Can you upcycle laminate furniture?
Once you learn the restoration technique, the sky’s the limit! You can reimagine any piece you find at a garage sale and have a blast doing it! Check out our article on how to turn a microwave cart into a child’s toy for some inspiration.
How can you tell the difference between laminate and veneer?
Here’s the difference between laminate and veneer. Laminate is a plastic material printed to look like wood that the manufacturer bonds to a particleboard or plywood base. On the other hand, a veneer is a super-thin piece of real wood applied instead of plastic. So if it’s plastic, you have laminate on your hands. So you will paint it like plastic. But if it’s wood covering the base, you have a veneer, which you would treat as wood.
Can you stain laminate furniture?
Yes, you can stain laminate furniture. However, you must use a gel stain formula for good results.
How to Refinish Laminate Furniture
I researched several different methods of refinishing laminate furniture and settled on a method that combined spray painting and rolling paint.
Here’s how I did it.
Before you start, gather your painting supplies:
- Paint roller cover
- Paint roller handle00000000000000000000
- Plastic paint tray to pick up paint on the roller
- Kilz Primer (I used the Original formula)
- Latex paint in your color choice
- Fabric and to cover the back board (or you can remove your backer if you prefer an open shelf)
- Elmers Craft Bond adhesive spray in an aerosol can (to attach the fabric)
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Step one: Prep and Prime the Furnishing
Before you can start painting, you must clean any debris or oil away from the piece so that the paint will stick. I also used pliers to pull the staples out when I removed the backboard piece that’s behind the top shelf. It was surprisingly in perfect condition. I used that as an opportunity to add a little splash of teal. I also taped off the casters. You can remove them, but meh.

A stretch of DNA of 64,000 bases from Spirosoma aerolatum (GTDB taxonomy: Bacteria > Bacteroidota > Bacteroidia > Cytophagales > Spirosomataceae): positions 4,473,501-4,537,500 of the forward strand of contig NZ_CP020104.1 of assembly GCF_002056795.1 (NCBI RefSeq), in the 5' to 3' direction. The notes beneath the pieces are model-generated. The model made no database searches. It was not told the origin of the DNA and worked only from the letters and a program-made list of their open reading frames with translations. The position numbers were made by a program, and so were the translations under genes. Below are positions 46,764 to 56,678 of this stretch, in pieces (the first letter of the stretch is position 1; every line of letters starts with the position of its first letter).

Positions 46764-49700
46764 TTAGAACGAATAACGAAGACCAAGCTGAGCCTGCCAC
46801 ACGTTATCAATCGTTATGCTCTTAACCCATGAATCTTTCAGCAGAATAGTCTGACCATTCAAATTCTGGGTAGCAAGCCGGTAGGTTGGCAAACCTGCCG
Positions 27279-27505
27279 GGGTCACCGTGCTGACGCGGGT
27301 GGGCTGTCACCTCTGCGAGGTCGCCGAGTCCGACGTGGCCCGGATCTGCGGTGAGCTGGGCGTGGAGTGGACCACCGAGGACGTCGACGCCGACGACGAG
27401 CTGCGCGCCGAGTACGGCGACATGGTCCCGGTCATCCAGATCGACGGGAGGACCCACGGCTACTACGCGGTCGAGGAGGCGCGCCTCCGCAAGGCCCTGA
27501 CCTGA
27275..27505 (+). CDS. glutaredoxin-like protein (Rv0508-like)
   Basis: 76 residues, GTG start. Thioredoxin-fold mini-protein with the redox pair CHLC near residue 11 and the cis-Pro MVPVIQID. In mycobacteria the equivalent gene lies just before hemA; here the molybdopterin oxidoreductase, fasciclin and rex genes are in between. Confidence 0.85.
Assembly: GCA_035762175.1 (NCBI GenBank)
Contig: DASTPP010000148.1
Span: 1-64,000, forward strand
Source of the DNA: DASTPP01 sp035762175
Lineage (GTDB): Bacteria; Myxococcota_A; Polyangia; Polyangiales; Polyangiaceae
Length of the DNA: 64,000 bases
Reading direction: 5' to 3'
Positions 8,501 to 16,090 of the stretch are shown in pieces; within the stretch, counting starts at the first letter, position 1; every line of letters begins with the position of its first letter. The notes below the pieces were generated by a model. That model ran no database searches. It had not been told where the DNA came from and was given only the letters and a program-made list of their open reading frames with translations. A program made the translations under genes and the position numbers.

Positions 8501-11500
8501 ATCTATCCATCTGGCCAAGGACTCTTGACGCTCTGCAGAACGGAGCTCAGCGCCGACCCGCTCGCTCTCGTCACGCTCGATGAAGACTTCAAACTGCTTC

What is the best paint for laminate furniture?
I used Krylon Fusion White Spray Paint Primer. The Krylon Fusion line is safe for plastics, which is what you need for painting laminate furniture. It took two coats to cover this, which was about a can and a half of primer. This brand is my go-to. It is literally the only one I found to work reliably and consistently. You can pick it up at almost any hardware retailers, and you’ll find it competitively priced.
Choosing your primer color
When you’re looking at primers, they usually come in white, gray, or black. I always choose white for pieces that I plan to paint white or bright colors. This choice will create a perfect blank canvas and make the colors appear brighter. I keep a black primer for projects that I’m painting darker and save gray primer for metallic finishes.
You can choose how you want, but this is a rule of thumb that I follow regardless of what type of project I’m painting.
Step Two: Cover the Backer Board with Fabric (it does not take paint)